Don’t Skip That Flu Shot

It’s more important than ever this year. Here’s why.
Young Woman Getting Vaccinated

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Fever, chills, congestion, body aches, sore throat. Is it a cold? Allergies? The flu? Covid-19? Without a test it can be tough to know, which is one reason it’s especially important to get a flu shot this season, experts say.

During the 2019-20 flu season, the U.S. saw more than 400,000 Americans hospitalized and anywhere between 24,000 and 62,000 deaths from influenza, according to the Centers for Disease Control and Prevention (CDC).

“Symptoms of Covid-19 can be very similar to influenza,” says Rohit Modak, chairman of Virginia Hospital Center Physician Group’s Infectious Diseases group. “It will be very hard to tell the difference based on symptoms alone. Unless a clear diagnosis is made through testing, which may not be available to everyone, medical practitioners must consider both conditions, and quarantine all patients when possible so they don’t spread either virus.”

The flu vaccine, available now at many doctors’ offices, clinics, pharmacies and grocery stores, can help reduce the likelihood of becoming sick and stressing about not knowing what you have—not to mention the chances of having to quarantine.

“The vaccine works, will help people stay healthy, and will allow people to continue day-to-day activities safely,” Modak says.

New research out of Europe suggests that the flu may also be linked with the spread and severity of the novel coronavirus. The authors of one study found that higher rates of flu vaccination have been linked with lower death rates from Covid-19, according to Matthieu Domenech de Cellès of the Max Planck Institute for Infection Biology in Berlin. Another study of found that those who received the flu vaccine were less likely to test positive for Covid-19.

Social distancing and mask-wearing may help reduce the spread of both Covid-19 and the flu, Modak says, although to what degree is unclear.

“If our community continues to social distance and wear masks, that should make the flu season less severe than it has been in the past,” he says. “However, in the midst of this pandemic, we are still seeing plenty of new cases of Covid-19. Some in our community are not doing a good job of social distancing and masking. Our behavior will directly affect what we see in this year’s flu season.”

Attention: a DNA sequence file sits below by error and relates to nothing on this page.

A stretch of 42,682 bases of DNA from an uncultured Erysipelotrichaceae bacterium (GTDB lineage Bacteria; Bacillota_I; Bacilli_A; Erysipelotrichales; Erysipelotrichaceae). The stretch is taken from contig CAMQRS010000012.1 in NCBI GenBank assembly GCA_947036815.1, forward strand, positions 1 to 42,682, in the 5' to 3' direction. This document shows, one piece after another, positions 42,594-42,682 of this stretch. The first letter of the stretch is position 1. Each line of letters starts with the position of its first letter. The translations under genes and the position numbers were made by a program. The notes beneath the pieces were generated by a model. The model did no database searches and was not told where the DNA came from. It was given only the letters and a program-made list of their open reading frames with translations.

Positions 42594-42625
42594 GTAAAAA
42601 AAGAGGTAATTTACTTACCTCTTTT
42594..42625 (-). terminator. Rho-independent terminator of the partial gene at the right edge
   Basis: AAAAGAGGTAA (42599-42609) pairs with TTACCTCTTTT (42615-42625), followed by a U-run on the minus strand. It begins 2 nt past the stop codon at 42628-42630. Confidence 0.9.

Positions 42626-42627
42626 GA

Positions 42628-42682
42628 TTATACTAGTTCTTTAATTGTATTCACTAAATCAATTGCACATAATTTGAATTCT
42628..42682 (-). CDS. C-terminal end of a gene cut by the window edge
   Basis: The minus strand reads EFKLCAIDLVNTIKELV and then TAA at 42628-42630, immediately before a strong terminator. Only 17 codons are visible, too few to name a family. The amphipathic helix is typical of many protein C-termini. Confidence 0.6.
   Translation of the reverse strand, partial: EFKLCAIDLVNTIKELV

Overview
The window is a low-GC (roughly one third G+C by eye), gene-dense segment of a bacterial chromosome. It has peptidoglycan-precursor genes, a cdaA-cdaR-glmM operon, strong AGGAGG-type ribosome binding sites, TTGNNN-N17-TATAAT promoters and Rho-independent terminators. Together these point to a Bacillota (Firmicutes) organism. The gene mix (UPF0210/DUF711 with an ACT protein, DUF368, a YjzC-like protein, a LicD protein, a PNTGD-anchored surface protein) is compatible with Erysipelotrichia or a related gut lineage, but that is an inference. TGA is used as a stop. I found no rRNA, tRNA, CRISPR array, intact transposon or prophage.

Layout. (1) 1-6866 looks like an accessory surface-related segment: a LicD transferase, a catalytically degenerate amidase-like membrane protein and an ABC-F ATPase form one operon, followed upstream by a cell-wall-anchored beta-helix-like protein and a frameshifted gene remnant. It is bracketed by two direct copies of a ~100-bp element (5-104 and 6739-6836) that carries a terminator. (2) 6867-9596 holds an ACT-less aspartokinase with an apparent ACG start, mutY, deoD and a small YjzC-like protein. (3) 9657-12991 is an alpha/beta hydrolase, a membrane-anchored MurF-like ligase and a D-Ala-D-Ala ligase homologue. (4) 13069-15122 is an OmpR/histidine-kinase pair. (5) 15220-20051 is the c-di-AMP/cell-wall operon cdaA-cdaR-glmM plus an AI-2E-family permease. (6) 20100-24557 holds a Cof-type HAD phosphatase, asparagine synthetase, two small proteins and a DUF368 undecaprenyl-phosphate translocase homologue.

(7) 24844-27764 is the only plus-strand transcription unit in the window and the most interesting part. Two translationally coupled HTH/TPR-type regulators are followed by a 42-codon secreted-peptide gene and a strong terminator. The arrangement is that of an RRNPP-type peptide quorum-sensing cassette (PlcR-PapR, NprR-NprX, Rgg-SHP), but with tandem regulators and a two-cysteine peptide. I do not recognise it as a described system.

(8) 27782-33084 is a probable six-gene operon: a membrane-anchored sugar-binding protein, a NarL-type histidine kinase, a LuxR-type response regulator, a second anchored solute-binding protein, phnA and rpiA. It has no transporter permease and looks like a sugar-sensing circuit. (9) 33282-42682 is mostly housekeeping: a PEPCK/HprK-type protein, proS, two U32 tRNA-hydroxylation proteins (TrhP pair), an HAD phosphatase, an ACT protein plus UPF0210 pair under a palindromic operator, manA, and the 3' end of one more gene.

One of the best defenses against the flu is the flu shot, which has been updated to fend off the specific strains expected to circulate in the U.S. during the 2020-21 season.  The CDC expects manufacturers to provide 194 million to 198 million doses this season—surpassing the record 175 million doses provided during the 2019-20 flu season.

Modak says the notion that the flu vaccine makes people sick is a myth.

“It is not a live virus vaccine,” he says. “Some people can have mild symptoms after receiving the vaccine, including arm pain, low-grade fever and some achiness. But considering the millions of Americans who contract the flu every year, the hundreds of thousands who are hospitalized and the tens of thousands who die, the vaccine is absolutely worth the risk of an adverse event.”

Getting vaccinated against the flu also safeguards health care resources, such as intensive-care unit beds, by reducing the likelihood that hospitals will be overtaxed by an influx of influenza patients concurrently with Covid-19 patients.

Because flu season has no official start and end dates, the best time to get the flu shot is now, Modak says—especially vulnerable populations, such as the elderly, pregnant women and anyone with underlying conditions such as chronic lung or heart disease.

Individuals who’ve had Covid-19 could also be at higher risk of severe illness if they get the flu.

“Although some people with Covid-19 don’t even know they are infected, many people will have a difficult course, which can result in prolonged complications,” Modak says. “Anything that creates an inflammatory response can weaken the immune system and make it harder to deal with subsequent illnesses.”

The vaccine is important for healthy people, too.

“As a primary care physician, I strongly recommend the flu vaccine for all of my patients, regardless of age or coexisting conditions,” says Chris Walsh, chief medical officer for Virginia Hospital Center Physician Group’s Primary Care Division. “While patients with weakened immune systems or chronic illness, such as asthma, heart disease and diabetes, benefit from the risk reduction of a flu vaccine, it is equally important to vaccinate healthy individuals who could expose vulnerable friends and family. Vaccines provide us with a way to reduce risk and prevent disease.”

Area pharmacies that provide flu shots include CVS, Giant Food, Harris Teeter, Walgreens, Wegmans, Preston’s Pharmacy and McLean Pharmacy. Many offer them for free and/or with benefits. Safeway offers 10% off a grocery purchase with immunization. CVS in Target stores provides a $5 coupon.


Categories: Health & Fitness
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